New York is looking to overhaul its Medicaid program, which could mean cuts to hospitals, doctors, nursing homes, and other providers as the state aims to fill a projected $6.1 billion budget gap.
The cost of the safety net health-care program is a large portion of the deficit. Gov. Andrew M. Cuomo (D) briefly mentioned the shortfall in this year’s State of the State address and provided some insight as to how he hopes to plug it.
The state already has imposed some cuts—announcing in December a 1% reduction on Medicaid reimbursements—and Cuomo wants a restructuring of the program.
But the governor will likely face pushback from industry insiders striving to provide care with less money and lawmakers who think the answer is more tax revenue.
Reimbursement cuts have “the potential to jeopardize the stability of the marketplace,” Eric Linzer, president and CEO of the New York Health Plan Association, said. The 29 plans his group represents have been operating on thin margins for the past few years, he said.
Cuomo’s spending plan is expected to be released Tuesday and will kick off budget discussions for fiscal 2021, which begins April 1. The executive budget is expected to provide details on filling the $6.1 billion gap for fiscal 2021 and address a $4 billion Medicaid deficit for the current fiscal year.
Tax Hikes Coming?
Some Democrats, including Assembly Speaker Carl Heastie and leaders of both the Senate and Assembly Health Committees, are pushing to raise taxes on wealthy people instead of cutting programs.
“Our first choice should not be to cut services to those who are most vulnerable,” said Sen. Gustavo Rivera (D), who leads that chamber’s health committee. “We need to explore other options, including getting more revenues from those who can afford it.”
State spending on Medicaid nationally has increased in the last decade, particularly in New York and other states that choose to expand coverage under the Affordable Care Act. Costs are shared between the states that administer the program and the federal government.
Kicking Debt Down the Road
New York’s $174.7 billion budget for the current fiscal year, which runs through March 31, includes approximately $25 billion for Medicaid. Combined state and federal funding is about $73 billion for the program, which provides coverage to more than 6 million low-income New Yorkers, according to the state budget office.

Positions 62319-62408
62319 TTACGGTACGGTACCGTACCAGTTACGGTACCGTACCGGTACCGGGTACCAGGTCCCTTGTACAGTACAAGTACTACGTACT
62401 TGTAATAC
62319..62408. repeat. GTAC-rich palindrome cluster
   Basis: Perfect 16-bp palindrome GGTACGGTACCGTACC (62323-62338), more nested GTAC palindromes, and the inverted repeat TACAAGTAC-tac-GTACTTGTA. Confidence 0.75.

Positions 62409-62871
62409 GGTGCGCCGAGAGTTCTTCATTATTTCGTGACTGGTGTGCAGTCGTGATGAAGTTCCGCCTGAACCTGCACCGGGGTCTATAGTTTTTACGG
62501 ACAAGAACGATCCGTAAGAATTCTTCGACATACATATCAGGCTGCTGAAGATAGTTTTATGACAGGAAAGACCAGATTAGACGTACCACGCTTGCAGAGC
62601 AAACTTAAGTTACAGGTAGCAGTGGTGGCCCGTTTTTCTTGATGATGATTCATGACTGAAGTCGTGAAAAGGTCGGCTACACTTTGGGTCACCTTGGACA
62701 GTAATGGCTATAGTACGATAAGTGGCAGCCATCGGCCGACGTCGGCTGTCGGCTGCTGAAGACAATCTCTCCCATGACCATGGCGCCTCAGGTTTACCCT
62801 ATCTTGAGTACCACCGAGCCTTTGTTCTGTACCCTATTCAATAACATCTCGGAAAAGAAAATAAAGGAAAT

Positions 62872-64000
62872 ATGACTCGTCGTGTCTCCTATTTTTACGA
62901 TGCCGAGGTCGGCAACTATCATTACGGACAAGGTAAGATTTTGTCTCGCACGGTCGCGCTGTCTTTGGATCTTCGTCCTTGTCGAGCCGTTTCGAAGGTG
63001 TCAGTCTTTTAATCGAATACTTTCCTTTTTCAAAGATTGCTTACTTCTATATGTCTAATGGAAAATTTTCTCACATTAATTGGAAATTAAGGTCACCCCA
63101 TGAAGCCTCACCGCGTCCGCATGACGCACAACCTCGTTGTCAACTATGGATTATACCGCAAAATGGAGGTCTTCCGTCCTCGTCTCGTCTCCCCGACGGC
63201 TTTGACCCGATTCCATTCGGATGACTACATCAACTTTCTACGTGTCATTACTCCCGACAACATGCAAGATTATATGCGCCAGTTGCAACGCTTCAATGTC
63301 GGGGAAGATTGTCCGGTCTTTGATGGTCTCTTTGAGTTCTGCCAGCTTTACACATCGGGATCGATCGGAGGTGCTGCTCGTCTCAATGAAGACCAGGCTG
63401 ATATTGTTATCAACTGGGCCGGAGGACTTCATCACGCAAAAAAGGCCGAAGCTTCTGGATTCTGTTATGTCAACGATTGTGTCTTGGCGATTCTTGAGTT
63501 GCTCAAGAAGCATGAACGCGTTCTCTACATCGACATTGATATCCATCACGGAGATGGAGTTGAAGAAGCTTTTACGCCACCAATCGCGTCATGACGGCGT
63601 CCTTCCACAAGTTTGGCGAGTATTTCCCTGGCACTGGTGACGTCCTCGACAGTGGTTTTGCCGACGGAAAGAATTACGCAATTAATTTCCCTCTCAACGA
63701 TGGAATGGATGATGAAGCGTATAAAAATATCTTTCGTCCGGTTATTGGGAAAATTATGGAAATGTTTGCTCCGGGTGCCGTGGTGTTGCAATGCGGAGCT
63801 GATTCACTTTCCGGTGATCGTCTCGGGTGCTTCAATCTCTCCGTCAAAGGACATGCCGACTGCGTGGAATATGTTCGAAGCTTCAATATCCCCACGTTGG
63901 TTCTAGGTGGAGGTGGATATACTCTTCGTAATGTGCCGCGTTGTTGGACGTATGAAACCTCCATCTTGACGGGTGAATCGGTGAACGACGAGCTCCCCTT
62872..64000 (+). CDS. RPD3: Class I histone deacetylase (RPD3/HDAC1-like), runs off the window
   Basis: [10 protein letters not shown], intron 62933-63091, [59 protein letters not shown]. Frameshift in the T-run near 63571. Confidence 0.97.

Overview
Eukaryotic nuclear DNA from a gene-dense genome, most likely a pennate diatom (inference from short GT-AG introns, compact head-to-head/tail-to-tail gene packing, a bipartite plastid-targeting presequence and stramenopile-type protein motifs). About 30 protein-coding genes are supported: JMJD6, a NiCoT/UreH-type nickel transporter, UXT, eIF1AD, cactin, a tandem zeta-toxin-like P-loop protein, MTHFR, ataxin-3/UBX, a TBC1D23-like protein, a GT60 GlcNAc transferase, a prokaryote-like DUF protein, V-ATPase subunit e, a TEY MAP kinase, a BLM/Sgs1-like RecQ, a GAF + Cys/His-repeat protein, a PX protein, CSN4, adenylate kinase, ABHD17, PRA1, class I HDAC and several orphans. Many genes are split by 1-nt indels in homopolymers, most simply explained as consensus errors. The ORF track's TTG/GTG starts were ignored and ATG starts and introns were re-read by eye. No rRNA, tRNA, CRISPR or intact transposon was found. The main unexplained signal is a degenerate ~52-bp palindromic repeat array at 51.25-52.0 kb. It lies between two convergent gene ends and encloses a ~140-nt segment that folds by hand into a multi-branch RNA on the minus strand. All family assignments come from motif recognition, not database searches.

To help fill the current hole, the state plans to delay $2.2 billion in Medicaid payments into fiscal year 2021 and make the delays permanent, effectively pushing debt into the future in perpetuity, according to the state’s mid-year budget report.
“It’s obviously just not good fiscal management overall,” said David Friedfel, director of state studies for the Citizens Budget Commission, a nonprofit fiscal watchdog group.
The state has yet to release details on how it plans to close the remaining approximately $1.7 billion gap before the current fiscal year ends, other than saying it will enact cost-saving measures. Savings may include reductions to rates paid to providers and health plans, as well as discretionary payments, according to the budget office.
Trade and health-care associations say the delayed reimbursement strategy affects cash flow for providers, particularly smaller institutions that don’t have as much of a cushion.
But the larger issue is the 1% cut in payments, which will equate to $496 million in fiscal year 2021 and subsequent years, according to the Health Care Association of New York State.
It’s difficult to be told what the reimbursement rates are going to be after the care has already been provided, said Ami Schnauber, vice president of advocacy and public policy for LeadingAge New York. That trade association represents nonprofit aging services providers.
“I absolutely think that you’re going to continue to see nursing homes close and most of it is related to the fact that they just can’t get the reimbursement that they need,” Schnauber said.
The governor, in his Jan. 8 address, called the current situation “unsustainable” and referenced the state’s Medicaid Redesign Team, or MRT, which he created in 2011.
“We have restructured Medicaid before with our MRT program, and we’re going to have to do it again this year, and we will, and we can,” he said.
Assembly Health Committee Chairman Richard N. Gottfried (D) called the MRT largely a “sham.”
Many of the problems the state is experiencing came from changes made by the redesign, like moving toward managed care plans, he said. “I believe that the only responsible answer to this increase in Medicaid spending is on the tax side of the ledger.”
Cuomo’s first MRT made “real progress” and could do so again, said Bill Hammond, director of health policy for the Empire Center, a fiscally conservative think tank.
But much depends on the team, Hammond said.
“If it’s structured that same way, where the biggest recipients of Medicaid money are running the show, and the global cap has been weakened, and the governor’s political capital on this issue is diminished, the question is how effective will that be,” he said.
To contact the reporter on this story: